Nick Willis looks set to remain the Beijing Olympic 1500m silver medallist forever.

In the wake of Kenyan champion Asbel Kiprop failing an out-of-competition doping test for a banned substance recently, expectations rose there might be a chance for a retest from the race on August 19, 2008.

Willis' chances of joining Jack Lovelock, Sir Peter Snell and Sir John Walker as New Zealand's fourth Olympic 1500m champion remained a possibility, albeit slim.

The samples were originally meant to be held eight years but the World Anti-Doping Agency revised its code in 2015 to extend the statute of limitations for retests to 10 years.

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However, a source informed the Weekend Herald that the International Olympic Committee disposed of the Beijing samples from their Lausanne laboratory in 2016. That claim was confirmed by a New Zealand Olympic Committee spokesperson. The NZOC had followed up the issue independently.

Kiprop alleged he was the victim of corrupt doping control officers who, after collecting his drug test, tried to extort money and taint his urine sample.

However, the Athletics Integrity Unit — an organisation fully-independent of the IAAF athletics governing body — said Kiprop had received advance warning of an out-of-competition test in Kenya and maintained the charge for using the banned blood booster EPO was legitimate.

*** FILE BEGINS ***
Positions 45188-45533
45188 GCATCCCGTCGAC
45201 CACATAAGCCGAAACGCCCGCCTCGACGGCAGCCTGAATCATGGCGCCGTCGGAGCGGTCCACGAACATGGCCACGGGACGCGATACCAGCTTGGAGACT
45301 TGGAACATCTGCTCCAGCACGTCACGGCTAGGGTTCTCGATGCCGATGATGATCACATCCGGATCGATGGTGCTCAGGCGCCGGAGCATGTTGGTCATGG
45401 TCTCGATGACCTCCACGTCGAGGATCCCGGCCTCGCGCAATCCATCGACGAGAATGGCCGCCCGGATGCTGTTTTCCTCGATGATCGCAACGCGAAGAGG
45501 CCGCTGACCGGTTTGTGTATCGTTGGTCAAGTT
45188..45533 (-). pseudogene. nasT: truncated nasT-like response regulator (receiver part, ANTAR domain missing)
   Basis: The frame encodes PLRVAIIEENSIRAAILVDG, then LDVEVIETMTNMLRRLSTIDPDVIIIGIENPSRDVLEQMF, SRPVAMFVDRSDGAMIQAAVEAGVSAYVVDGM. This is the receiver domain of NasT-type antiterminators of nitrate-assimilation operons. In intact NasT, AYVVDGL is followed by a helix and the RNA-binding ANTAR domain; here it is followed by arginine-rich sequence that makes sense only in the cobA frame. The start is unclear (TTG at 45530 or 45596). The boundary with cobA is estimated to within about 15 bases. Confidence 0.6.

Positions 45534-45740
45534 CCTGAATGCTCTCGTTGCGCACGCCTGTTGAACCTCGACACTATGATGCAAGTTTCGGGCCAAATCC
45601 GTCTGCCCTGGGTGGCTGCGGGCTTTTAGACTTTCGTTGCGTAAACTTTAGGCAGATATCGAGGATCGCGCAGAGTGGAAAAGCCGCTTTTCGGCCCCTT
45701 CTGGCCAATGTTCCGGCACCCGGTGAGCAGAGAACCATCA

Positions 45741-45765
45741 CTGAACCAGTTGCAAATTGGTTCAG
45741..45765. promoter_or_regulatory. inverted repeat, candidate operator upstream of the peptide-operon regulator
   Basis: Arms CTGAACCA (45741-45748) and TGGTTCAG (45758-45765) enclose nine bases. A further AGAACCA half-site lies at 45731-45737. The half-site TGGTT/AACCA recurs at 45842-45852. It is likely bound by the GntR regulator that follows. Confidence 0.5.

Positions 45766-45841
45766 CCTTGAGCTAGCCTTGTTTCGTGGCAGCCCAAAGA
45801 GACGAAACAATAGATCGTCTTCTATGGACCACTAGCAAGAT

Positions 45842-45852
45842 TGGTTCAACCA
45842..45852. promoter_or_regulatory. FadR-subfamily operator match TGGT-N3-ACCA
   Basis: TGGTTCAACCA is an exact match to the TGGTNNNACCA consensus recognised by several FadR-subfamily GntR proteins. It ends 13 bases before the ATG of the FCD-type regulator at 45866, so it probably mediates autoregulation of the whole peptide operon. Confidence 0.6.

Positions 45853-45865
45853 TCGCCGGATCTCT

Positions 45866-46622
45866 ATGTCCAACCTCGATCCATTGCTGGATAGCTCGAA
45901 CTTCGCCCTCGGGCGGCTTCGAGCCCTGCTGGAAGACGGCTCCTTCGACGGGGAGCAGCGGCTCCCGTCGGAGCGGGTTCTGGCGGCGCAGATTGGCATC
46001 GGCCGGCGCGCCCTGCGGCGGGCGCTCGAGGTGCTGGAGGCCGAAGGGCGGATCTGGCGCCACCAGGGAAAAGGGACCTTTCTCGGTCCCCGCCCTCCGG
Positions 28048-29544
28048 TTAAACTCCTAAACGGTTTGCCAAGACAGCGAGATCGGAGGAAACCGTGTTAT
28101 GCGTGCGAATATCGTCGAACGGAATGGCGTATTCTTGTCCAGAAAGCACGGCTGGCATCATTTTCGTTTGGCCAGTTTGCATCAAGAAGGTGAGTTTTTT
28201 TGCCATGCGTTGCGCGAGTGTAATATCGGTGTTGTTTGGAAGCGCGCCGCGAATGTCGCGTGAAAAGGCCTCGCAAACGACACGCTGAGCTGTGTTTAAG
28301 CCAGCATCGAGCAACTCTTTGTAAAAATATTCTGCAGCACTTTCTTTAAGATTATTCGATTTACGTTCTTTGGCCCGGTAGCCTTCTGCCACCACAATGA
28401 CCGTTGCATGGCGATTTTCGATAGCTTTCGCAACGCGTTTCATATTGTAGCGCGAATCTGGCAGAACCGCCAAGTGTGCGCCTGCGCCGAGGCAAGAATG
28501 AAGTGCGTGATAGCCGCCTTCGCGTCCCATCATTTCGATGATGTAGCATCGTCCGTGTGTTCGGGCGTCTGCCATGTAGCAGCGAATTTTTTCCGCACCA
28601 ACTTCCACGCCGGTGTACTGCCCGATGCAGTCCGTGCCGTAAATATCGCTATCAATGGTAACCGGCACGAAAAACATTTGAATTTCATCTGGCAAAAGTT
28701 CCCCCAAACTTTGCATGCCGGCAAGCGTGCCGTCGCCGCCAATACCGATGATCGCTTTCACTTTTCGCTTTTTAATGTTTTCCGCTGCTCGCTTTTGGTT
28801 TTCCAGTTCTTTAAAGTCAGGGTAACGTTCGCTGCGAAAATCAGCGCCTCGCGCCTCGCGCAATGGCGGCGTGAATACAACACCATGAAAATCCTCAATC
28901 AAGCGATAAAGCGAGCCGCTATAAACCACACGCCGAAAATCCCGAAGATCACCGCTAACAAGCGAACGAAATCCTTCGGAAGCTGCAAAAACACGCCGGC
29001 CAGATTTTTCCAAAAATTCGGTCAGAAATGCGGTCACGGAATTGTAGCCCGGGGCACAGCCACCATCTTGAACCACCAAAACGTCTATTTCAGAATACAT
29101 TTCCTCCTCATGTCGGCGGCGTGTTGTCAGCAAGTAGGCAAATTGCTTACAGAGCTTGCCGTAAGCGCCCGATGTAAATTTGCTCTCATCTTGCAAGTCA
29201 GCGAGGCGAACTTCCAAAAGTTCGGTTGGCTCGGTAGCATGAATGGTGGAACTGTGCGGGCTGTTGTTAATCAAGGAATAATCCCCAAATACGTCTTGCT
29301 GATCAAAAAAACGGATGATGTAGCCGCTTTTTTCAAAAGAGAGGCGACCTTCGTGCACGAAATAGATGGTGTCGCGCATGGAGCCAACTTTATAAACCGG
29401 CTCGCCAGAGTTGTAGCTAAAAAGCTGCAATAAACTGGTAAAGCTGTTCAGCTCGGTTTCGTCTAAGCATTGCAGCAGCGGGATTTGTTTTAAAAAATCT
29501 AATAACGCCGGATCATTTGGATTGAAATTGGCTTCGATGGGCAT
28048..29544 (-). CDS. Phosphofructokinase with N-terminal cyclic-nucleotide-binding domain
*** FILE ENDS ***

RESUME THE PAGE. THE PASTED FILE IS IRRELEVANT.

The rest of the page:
The AIU insisted Kiprop's positive test had not been tampered with by officials.
In a statement released via his lawyer, Kiprop claimed he wired funds to one of the doping control officers by mobile phone while they were still in his house in Iten, Kenya, last November. He learned the sample was positive in February.

"I remain perplexed on how my innocent sample could turn positive on the only time when money was extorted from me," he said via a statement.

"It is not beyond my suspicion that my sample turned positive because I might have remitted less money than was expected to remit."

If Kiprop's claims prove false, any ban is only likely to backdate a couple of years but it would raise a question: how long had he doped?

That prompts a step back to the Willis scenario.

Kiprop was promoted to Olympic gold — and Willis to silver — in 2008 after a positive doping test saw original winner Rashid Ramzi disqualified the following year.

Willis described any potential upgrade to a gold medal as a "moot point" when interviewed last month by the Weekend Herald.

The 35-year-old said that having already endured the Ramzi saga, he preferred to reflect on the joy taken from an elite running career spanning most of this century.

However, he said it was "very important" justice was served for any doping violations.

"The public and fans have every right to assume a high percentage of everyone is on it [banned substances].

"I don't judge anyone for casting doubt on anyone in races, including me, because that's how poor our sport has done the job at keeping clean. That's the most frustrating part."